More notes to cover my adventure so far with Mint:

Wine — Was already pre-installed in Mint 12.  There is also something called “Winetricks” but I couldn’t immediately figure out what it does so I am ignoring it for now.

Password Corral — This is a very old Windows (DOS?) program that I’ve been using all these years to store (with encryption) my passwords.  I located the “.EXE” file that Windows uses, right-clicked it, and selected “Open with Wine.” Works perfectly, just like in Windows.

Evernote — This is a freeware program I discovered last year.  It is a freeware competitor to Microsoft OneNote.  I use Evernote to store text, lists, photos, web sites, etc. and share it across all my computers.  Evernote has versions for Windows and Mac, but not Linux.  However, the Windows version of Evernote seems to work flawlessly on Mint with Wine.

Firefox Add Ons — One that I really like is “Video Download Helper.”  When you encounter a video on the web that you want to keep, you can capture it with this download helper.  Easy and it works.  What’s nice is that you can instruct it to download a video and then navigate elsewhere while the download is completing.  While I was in the Add Ons I noticed they have Themes (skins) for Firefox, and a whole section of Themes called “Compact.”  I selected one and now my menus and toolbars are smaller, so I have more “real estate” to see the web pages.  And I also noticed Firefox has an Evernote add on.  Installed it and it puts an Evernote button right in the browser to make it super easy to snip stuff into my Evernote file.

https://addons.mozilla.org/en-US/firefox/themes/compact

Search for “Classic Compact” theme.  I am using a version that works with Firefox 9.0.1.

Display Settings — My computer has two displays driven by an nVidia graphics card with two display outputs.  However I did not recognize the display driver in use.  So I decided to play:

Menu > System Tools > System Settings > Additional Drivers

This spends several minutes scanning for drivers that might need to be installed for my hardware.  It presented me with about 8 choices, all nVidia.  I picked the one with “Recommended” next to it. Now I have nVidia’s display set up screens.  I picked some really advanced options, and it said a reboot was required.  So be it.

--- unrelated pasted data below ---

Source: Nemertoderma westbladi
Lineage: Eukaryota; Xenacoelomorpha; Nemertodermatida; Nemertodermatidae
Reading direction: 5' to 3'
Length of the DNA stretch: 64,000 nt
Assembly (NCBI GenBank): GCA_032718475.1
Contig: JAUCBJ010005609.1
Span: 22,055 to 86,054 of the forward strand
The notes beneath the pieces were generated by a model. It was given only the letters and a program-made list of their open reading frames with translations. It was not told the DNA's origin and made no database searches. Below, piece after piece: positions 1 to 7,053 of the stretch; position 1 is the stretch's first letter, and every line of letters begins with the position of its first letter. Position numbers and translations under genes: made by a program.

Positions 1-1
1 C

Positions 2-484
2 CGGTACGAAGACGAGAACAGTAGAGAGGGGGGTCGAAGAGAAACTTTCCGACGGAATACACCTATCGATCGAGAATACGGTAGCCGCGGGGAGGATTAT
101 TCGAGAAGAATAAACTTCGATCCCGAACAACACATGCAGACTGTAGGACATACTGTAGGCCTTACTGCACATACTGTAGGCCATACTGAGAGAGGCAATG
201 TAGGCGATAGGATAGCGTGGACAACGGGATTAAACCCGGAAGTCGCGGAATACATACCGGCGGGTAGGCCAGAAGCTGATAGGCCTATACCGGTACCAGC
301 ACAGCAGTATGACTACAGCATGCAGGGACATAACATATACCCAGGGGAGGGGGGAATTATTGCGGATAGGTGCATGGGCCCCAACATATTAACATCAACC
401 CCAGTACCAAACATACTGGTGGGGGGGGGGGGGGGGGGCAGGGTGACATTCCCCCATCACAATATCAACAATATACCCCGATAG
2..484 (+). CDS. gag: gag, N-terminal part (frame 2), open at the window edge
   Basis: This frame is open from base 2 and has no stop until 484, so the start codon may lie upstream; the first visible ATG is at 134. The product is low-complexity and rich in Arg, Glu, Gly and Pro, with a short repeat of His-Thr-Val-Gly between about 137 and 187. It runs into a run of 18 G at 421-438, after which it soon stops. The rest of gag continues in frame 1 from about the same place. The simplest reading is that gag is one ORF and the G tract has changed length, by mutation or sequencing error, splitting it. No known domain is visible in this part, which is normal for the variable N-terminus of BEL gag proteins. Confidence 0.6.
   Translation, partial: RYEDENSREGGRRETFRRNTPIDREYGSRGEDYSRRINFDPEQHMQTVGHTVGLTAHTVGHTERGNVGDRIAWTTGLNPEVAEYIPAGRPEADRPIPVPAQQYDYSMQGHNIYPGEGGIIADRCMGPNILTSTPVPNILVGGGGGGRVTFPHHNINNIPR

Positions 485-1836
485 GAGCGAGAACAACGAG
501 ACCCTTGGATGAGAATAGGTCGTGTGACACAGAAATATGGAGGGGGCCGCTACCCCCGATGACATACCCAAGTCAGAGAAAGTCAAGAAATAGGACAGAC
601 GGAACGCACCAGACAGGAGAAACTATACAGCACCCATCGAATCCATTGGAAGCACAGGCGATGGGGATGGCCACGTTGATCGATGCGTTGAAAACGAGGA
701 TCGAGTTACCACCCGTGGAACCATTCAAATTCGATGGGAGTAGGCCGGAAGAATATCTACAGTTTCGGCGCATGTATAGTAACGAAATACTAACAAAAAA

But when I rebooted, it was clear my display configuration was hosed!!!  Left screen blank-white.  Right screen had no icons — nothing to click on.  Pretty sad.  Suddenly that sinking feeling, “I screwed up.”

Only one command seemed to get a response:  CTRL-ALT-DELETE.  This got me back to the Mint login screen, where there is a menu of login options.  Three of those are GNOME variations, and there is a fourth option to use MATE.  Never used MATE, so what the heck, I tried it.  Actually very simple but complete desktop.  Seemed to work pretty good with my hosed display settings.  Via Google I found that I could bring up the nVidia display configuration screens from Terminal using the command line: “sudo nvidia-settings”.  I set the display settings to something reasonable, rebooted into GNOME, and all is perfect now.

http://community.linuxmint.com/tutorial/view/21

When you have 2 monitors and you try to save the twin view, you get an error (sometimes).  To fix:
1. Open Terminal.
2. Type “sudo nvidia-xconfig”
3. Type “sudo nvidia-settings”
4. Setup the way you want. Click on save.
5. Enjoy.

Thunderbird — I can feel a new addiction coming on.

View > Layout > Vertical View

This puts my folder structure in the left column, my email headers in the middle column, and the mail I’m currently reading in the right column.  But here’s the neat part:  I stretch the Thunderbird window across both screens and size the columns such that the screen break is between columns two and three.  This is surely going to spoil me!

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